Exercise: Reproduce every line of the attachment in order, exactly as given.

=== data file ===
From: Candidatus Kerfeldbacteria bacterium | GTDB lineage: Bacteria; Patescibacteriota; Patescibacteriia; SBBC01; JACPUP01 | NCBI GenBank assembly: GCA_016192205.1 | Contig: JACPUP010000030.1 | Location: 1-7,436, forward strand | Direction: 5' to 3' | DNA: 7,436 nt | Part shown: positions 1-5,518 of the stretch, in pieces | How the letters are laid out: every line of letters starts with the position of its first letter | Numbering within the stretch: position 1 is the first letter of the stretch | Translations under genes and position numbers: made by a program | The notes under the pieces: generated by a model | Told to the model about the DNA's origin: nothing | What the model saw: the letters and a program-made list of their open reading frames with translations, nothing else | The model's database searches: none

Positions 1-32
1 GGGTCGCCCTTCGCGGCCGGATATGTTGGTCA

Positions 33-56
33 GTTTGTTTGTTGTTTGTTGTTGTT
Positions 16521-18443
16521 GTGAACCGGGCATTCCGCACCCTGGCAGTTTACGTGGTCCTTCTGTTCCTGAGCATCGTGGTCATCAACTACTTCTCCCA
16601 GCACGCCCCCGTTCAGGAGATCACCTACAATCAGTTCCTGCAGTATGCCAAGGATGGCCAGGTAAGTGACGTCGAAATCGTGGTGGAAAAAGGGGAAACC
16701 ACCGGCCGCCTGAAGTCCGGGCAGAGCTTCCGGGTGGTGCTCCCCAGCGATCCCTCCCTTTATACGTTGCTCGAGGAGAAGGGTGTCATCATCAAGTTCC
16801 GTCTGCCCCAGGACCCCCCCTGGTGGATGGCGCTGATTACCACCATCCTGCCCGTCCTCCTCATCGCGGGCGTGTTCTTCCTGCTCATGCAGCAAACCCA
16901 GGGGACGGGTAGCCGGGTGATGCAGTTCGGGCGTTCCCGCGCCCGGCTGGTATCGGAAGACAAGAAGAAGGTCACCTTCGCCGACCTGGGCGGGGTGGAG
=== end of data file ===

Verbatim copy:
From: Candidatus Kerfeldbacteria bacterium | GTDB lineage: Bacteria; Patescibacteriota; Patescibacteriia; SBBC01; JACPUP01 | NCBI GenBank assembly: GCA_016192205.1 | Contig: JACPUP010000030.1 | Location: 1-7,436, forward strand | Direction: 5' to 3' | DNA: 7,436 nt | Part shown: positions 1-5,518 of the stretch, in pieces | How the letters are laid out: every line of letters starts with the position of its first letter | Numbering within the stretch: position 1 is the first letter of the stretch | Translations under genes and position numbers: made by a program | The notes under the pieces: generated by a model | Told to the model about the DNA's origin: nothing | What the model saw: the letters and a program-made list of their open reading frames with translations, nothing else | The model's database searches: none

Positions 1-32
1 GGGTCGCCCTTCGCGGCCGGATATGTTGGTCA

Positions 33-56
33 GTTTGTTTGTTGTTTGTTGTTGTT
Positions 16521-18443
16521 GTGAACCGGGCATTCCGCACCCTGGCAGTTTACGTGGTCCTTCTGTTCCTGAGCATCGTGGTCATCAACTACTTCTCCCA
16601 GCACGCCCCCGTTCAGGAGATCACCTACAATCAGTTCCTGCAGTATGCCAAGGATGGCCAGGTAAGTGACGTCGAAATCGTGGTGGAAAAAGGGGAAACC
16701 ACCGGCCGCCTGAAGTCCGGGCAGAGCTTCCGGGTGGTGCTCCCCAGCGATCCCTCCCTTTATACGTTGCTCGAGGAGAAGGGTGTCATCATCAAGTTCC
16801 GTCTGCCCCAGGACCCCCCCTGGTGGATGGCGCTGATTACCACCATCCTGCCCGTCCTCCTCATCGCGGGCGTGTTCTTCCTGCTCATGCAGCAAACCCA
16901 GGGGACGGGTAGCCGGGTGATGCAGTTCGGGCGTTCCCGCGCCCGGCTGGTATCGGAAGACAAGAAGAAGGTCACCTTCGCCGACCTGGGCGGGGTGGAG